Friday, November 30, 2012

About Last Night

Dani and I have had some bumps in the road. Some growing, saddle-fitting, unhappy mare bumps.  We've been smoothing them out with saddle shopping, chiropractic work, and aqua-puncture.  My hunch that her reluctance to trot out with me was not behavioral was proven right last night with our first time of significant improvement in about six weeks.  I have a miracle-working vet to thank - Dani trusted him and snuffled the blue block that he used to stand on while he worked on her like it might have a hay bale inside.  She got a couple more days off and then, last night was the "big reveal"....did it help?

The answer is a resounding "YES!"  Her whole attitude was different, maybe I'm projecting a little but to me it seemed relieved and thankful.  I lunged first.  We've done a lot of that lately, something I've always avoided because it made me feel like a huge klutz - tangled lunge line, awkward and unclear body language.  With some help from my two wonderful trainers and a cooperative mare I am finally getting the hang of it!  "Trot-trot" I say, and off the tall bay goes. "Canter" I say, sort of lifting off in my own shoulders and skipping along with her inside lead.  Around she floats.  I stand in the center and admire her and decide lunging is pretty great after all.  When we change direction she takes it upon herself to trot and then canter off.  I don't stop her because I can tell she just wants to move, and she isn't at all fractious or out of control.  I make her keep going past the point she wants to stop, and she comes back down to a lovely, back-stretching walk, blowing.  A fellow boarder steps out of her horse's stall along the arena to chat, I bring Dani to a halt.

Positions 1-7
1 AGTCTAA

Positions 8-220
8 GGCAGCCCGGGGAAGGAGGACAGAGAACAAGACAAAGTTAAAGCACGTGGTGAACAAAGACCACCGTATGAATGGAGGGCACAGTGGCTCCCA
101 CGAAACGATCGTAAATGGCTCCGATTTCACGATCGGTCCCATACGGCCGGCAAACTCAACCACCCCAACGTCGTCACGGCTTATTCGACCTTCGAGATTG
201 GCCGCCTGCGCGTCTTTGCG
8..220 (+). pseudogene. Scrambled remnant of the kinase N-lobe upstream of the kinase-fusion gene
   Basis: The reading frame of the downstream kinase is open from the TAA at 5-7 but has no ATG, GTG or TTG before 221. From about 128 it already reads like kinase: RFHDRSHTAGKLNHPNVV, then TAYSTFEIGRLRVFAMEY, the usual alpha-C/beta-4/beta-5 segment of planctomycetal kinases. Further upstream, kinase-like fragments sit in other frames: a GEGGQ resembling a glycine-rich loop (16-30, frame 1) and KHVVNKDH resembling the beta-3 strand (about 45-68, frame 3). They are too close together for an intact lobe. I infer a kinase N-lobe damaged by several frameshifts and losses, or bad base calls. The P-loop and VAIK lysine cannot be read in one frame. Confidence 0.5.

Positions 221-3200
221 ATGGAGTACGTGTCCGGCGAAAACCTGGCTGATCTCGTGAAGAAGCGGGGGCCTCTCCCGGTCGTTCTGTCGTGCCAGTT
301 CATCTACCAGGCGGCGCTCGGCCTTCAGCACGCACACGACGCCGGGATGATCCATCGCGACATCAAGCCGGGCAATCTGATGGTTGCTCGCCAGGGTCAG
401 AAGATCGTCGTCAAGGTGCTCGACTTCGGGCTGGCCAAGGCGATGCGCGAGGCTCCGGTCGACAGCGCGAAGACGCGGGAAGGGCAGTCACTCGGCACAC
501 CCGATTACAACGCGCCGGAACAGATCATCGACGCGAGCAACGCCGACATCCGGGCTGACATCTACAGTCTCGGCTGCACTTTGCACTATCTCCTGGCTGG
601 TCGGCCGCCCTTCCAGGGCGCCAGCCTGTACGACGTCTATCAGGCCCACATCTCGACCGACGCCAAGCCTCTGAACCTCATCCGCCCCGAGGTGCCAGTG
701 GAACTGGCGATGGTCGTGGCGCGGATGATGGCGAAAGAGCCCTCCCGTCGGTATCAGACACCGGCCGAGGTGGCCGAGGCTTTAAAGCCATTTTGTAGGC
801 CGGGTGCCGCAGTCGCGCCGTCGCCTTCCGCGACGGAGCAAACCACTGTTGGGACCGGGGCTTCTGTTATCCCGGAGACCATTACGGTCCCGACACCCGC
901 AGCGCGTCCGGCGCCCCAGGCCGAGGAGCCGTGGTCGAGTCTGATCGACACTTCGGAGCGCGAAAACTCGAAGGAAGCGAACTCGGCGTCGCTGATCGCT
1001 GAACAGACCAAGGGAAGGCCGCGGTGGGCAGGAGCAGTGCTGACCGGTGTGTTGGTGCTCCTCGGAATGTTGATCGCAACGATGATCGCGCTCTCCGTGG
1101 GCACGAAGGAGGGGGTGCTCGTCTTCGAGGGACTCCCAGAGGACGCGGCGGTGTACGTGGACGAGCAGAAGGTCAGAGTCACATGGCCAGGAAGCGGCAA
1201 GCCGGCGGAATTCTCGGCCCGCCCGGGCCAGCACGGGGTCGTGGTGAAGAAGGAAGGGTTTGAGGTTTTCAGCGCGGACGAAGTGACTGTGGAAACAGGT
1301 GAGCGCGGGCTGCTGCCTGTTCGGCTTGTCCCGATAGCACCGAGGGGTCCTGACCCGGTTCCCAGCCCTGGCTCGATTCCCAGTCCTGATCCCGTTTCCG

This is the part, one of those moments that I know we're connecting, that she's becoming mine (oh, who am I kidding...that I'm becoming hers).  She stands out there, at least ten feet away at the end of the lunge line,  facing me but not coming any closer.  She does not move a muscle.  Her ears are pricked toward me and she is watching me, intently, the entire time.  I'm reminded of those herding-breed dogs in obedience trials who stare eagerly at their trainers, waiting for the next instruction.  It's like that.  I am humbled and amazed.  I finish the conversation, the other woman remarks on her confidence and the way she is tuned in, and I walk out to the circle to scratch Dani's forehead.  

I've already put the bareback pad on, and it's time to see what we've got.  Since she's already well warmed up, I walk a couple of circles and then ask for the trot.  She's a little sticky at first, anticipating the discomfort that's been plaguing us for weeks.  I try to stay out of her way, let her find herself. We change direction a few times, she stretches down and then...there it is again. She's working, taking those deep huffing breaths and swinging strides, I'm posting bareback without even thinking about it.  I pick up a little more contact, a few more circles and she just gets better and better.  She feels happy.  It's barn closing time, and we're supposed to come back slow, so I call it a night.  She gets a rub-down with her green scratchy mitt and so many "Apple Blasts" which are the equine equivalent of Cheetos.  I say goodnight, I turn out the arena lights.  I can't wait to come back even before I've left.

No comments:

Post a Comment